Snowbirds are landing in our exciting little corner of Mexico. Merchants say none too soon.
We, the Wests, enjoy Christmas at Thanksgiving with our extended family in Tennessee. When the last guest goes home, we follow them out the door, in the general direction of Jocotepec, at the west end (naturally) of Lake Chapala, in the colorful state of Jalisco.
We stopped flying years ago and use the relaxed four-day drive, 1442 miles more or less, as personal time — almost no phone calls or e-mails or even TV news. So far, we have avoided major catastrophe.
Hours are not wasted. We see and hear interesting things. This time, Sarah made notes, starting at the Columbia Solidarity Bridge, not far from Laredo, off to the side from Texas Farm to Market Road 1472.
The next West book is guaranteed to repeat some of this stuff.
On the Mexico side of the border, immigration was a snap. We had our passports. Visa fee and car registration were more complicated. The one banker was too busy smiling on the phone to take our money.
While we and others waited, a bright, young woman from Indiana initiated a conversation. She warned us about a nearby police shakedown along the connector to highway 85 to Monterrey. Sarah responded.
“We are on a first-name basis.”
Two guys tried a little-league trick two years ago. They pulled us over and showed us a hand-held radar gun 87 kph in a 40 zone. Pay here or follow us to Nueva Laredo to see the judge.
Sorry Charley, that wasn’t us. If you had caught us with radar, our radar detector would have caught you. We showed him the flashing lights and invited him to listen to the beep-beep-beep.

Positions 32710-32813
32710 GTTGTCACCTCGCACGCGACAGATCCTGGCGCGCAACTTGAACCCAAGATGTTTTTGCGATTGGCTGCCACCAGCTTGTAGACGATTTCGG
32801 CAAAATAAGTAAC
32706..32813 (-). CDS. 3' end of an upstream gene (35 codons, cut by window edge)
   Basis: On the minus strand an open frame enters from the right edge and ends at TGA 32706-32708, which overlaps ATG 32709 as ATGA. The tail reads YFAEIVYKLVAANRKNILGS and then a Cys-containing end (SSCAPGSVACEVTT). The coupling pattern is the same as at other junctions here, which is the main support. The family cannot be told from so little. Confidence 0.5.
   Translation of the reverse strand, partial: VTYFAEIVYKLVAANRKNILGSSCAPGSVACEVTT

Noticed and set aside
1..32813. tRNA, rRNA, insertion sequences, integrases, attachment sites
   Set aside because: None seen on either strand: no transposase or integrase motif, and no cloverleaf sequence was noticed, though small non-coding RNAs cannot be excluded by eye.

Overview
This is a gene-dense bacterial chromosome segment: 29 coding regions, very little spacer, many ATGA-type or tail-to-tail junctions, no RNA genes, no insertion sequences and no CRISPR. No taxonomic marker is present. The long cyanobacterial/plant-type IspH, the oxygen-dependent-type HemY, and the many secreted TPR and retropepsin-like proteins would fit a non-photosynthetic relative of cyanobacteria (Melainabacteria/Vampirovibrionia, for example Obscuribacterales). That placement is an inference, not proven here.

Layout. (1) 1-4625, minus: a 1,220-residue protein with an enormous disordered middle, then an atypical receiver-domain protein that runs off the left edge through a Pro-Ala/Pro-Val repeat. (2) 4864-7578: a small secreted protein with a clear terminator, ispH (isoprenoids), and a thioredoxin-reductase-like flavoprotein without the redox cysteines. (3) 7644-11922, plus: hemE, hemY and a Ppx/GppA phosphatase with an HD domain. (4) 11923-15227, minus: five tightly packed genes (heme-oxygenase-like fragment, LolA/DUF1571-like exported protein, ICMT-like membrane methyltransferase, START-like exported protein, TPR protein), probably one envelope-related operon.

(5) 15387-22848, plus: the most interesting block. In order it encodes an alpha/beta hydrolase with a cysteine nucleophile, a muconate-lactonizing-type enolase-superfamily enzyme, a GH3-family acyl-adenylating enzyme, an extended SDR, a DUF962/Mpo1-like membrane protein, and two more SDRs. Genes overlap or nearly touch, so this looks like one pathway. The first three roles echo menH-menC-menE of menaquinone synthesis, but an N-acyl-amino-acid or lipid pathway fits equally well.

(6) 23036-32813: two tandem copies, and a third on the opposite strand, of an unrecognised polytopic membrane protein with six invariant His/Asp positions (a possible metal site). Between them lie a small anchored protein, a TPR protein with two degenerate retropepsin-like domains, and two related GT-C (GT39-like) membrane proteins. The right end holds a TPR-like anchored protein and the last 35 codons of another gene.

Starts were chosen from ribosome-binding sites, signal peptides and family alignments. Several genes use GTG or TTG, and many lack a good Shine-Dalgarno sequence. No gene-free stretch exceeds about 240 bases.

This was a new experience for Carlos. He had never heard this defense. He thought it over and told us to go on our way, but drive carefully. I asked why he did what he was trying to do, the mordida thing. He said “You won, don’t waste my time. It will soon be Christmas.”
I told the woman from Indiana that the story had appeared in Mexconnect. She laughed.
“Word is getting around.”
We experienced culture shock at our first Pemex stop. Gas had been $2.36 per gallon in Tennessee, $2.33 in Mississippi, $2.59 in Texas.
We invested 1,047 good Mexican pesos to fill up our GMC Envoy.
We saw the leftovers of a big truck wreck. A downhill 18-wheel flatbed had crashed through the concrete median barrier and took out an unsuspecting uphill truck. Fragments covered a sizable area. There were many “helpers” but nobody was doing anything.
It was much the same at several major highway construction projects — a million orange cones taking away one lane, heavy equipment all around, even a couple of wheelbarrows, lots of men doing meditation but nobody building a road.
Highlight of the journey was a missed exit near Saltillo. We got a little bit lost. I flashed my headlights at a federal police car and pulled him over. Two sharp young men emerged but wouldn’t talk until they got their caps out of the back seat.
When properly attired, one asked in English how they could help.
I explained one of the plights of older age, that we had been this way many times but, for some reason, we weren’t where we wanted to be, on the road to Matehuala.
One officer pointed out a place to turn around and said we should go back the way we had come. He charted the course, go here and there, to reach the correct junction, then follow the signs.